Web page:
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Abstract In this work the synthesis, characterization, and gas transport properties of hydrogen selective silica membranes were

studied along with the catalytic reforming of CH4 with CO2 (CH4 + CO z 2 CO + 2 H2) in a hydrogen separation membrane reactor. The silica membranes were prepared by chemical vapor deposition (CVD) of a thin SiO2 layer on porous supports (Vycor glass and alumina) using thermal decomposition of tetraethylorthosilicate (TEOS) in an inert atmosphere. These membranes displayed high hydrogen permeances (10-8 10-7 mol m-2 s-1 Pa-1) and excellent H2 selectivities (above 99.9 %) over other gases (CH4, CO, and CO2). The membranes were characterized using Scanning Electron Microscopy and Atomic Force Microscopy, and the mechanism of gas transport was studied applying existing theories with a newly developed treatment.

The catalytic reforming of CH4 with CO2 was carried out in a membrane reactor installed with a hydrogen separation ceramic membrane. The reaction was conducted at various pressures (1 20 atm) and temperatures (873 K and 923 K) at non-equilibrium conditions, and the results were compared with those obtained in a packed bed reactor in order to evaluate performance of the membrane reactor for the reaction. It was found that concurrent and selective removal of hydrogen from the reaction in the membrane reactor resulted in considerable enhancements in the yields of the reaction products, H2 and CO. The enhancements in the product yields in the membrane reactor increased with pressure showing a maximum at 5 atm, and then decreased at higher pressures. This was due to a trade-off between a thermodynamic quantity (hydrogen production by the reaction) and transport property (hydrogen separation through the membrane). It was also found that the reverse water-gas shift (RWGS) reaction occurred simultaneously with the reforming reaction giving the detrimental effect on the reaction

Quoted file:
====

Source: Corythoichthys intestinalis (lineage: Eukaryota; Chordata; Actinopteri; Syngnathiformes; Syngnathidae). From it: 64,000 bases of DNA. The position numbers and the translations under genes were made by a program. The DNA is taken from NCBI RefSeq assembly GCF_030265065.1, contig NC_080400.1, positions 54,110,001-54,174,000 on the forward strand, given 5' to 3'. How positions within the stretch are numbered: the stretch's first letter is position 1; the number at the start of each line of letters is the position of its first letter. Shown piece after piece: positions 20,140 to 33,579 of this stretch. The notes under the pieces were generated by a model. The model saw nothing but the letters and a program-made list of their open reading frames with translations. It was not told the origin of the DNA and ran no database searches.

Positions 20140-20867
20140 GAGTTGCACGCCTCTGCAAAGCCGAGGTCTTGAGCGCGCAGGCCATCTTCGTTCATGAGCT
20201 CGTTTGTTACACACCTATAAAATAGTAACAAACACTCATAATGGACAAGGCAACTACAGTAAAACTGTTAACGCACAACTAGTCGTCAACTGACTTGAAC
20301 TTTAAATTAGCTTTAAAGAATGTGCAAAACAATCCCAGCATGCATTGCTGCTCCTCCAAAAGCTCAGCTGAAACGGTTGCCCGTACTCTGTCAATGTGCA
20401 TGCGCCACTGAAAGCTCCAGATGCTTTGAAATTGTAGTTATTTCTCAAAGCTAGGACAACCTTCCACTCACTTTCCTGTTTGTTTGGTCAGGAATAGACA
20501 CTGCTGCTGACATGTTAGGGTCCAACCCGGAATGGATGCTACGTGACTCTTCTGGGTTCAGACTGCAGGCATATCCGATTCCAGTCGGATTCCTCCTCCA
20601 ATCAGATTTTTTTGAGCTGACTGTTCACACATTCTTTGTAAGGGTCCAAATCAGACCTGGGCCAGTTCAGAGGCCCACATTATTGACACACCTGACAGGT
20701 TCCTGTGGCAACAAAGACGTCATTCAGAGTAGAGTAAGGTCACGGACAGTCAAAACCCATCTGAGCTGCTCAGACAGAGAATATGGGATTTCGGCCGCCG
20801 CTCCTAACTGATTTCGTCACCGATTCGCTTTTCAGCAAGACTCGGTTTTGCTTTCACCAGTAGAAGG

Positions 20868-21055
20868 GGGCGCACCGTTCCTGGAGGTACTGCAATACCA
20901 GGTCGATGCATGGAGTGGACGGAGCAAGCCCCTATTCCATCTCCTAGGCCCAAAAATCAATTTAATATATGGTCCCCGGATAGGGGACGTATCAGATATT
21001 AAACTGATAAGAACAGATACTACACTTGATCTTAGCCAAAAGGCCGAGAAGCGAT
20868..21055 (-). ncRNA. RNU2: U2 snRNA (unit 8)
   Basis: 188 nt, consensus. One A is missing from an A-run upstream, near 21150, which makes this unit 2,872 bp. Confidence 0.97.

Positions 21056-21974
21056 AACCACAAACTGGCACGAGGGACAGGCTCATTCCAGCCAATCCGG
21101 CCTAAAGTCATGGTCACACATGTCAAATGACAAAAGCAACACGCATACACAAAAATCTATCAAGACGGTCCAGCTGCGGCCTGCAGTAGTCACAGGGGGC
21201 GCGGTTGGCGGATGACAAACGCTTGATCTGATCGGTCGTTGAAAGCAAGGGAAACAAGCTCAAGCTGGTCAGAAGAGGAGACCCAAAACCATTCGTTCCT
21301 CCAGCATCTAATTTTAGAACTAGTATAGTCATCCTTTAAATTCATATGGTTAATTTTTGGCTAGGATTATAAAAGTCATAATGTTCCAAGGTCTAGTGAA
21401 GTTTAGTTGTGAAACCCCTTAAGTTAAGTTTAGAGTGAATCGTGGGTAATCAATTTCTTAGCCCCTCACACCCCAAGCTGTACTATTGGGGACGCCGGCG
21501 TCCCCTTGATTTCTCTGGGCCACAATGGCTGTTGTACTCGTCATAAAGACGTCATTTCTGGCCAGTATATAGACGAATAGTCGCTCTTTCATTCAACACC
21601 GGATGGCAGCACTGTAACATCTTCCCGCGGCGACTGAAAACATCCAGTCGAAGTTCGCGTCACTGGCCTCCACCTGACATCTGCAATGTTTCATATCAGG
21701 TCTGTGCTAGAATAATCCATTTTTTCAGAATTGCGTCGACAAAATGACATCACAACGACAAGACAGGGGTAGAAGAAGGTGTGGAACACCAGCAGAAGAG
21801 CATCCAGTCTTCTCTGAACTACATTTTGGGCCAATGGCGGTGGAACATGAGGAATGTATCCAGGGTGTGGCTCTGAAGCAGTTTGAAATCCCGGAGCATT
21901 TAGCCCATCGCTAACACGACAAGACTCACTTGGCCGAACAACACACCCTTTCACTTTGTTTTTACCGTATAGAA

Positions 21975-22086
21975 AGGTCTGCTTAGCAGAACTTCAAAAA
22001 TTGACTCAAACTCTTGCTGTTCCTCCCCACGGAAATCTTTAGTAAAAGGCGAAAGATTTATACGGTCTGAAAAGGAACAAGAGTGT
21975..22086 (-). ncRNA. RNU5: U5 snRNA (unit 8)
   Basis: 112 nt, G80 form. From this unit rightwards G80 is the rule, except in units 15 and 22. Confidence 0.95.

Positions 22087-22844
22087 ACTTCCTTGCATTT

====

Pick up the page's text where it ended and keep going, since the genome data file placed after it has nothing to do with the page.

system by reducing the amount of hydrogen production in favor of water. This was particularly significant at high pressures.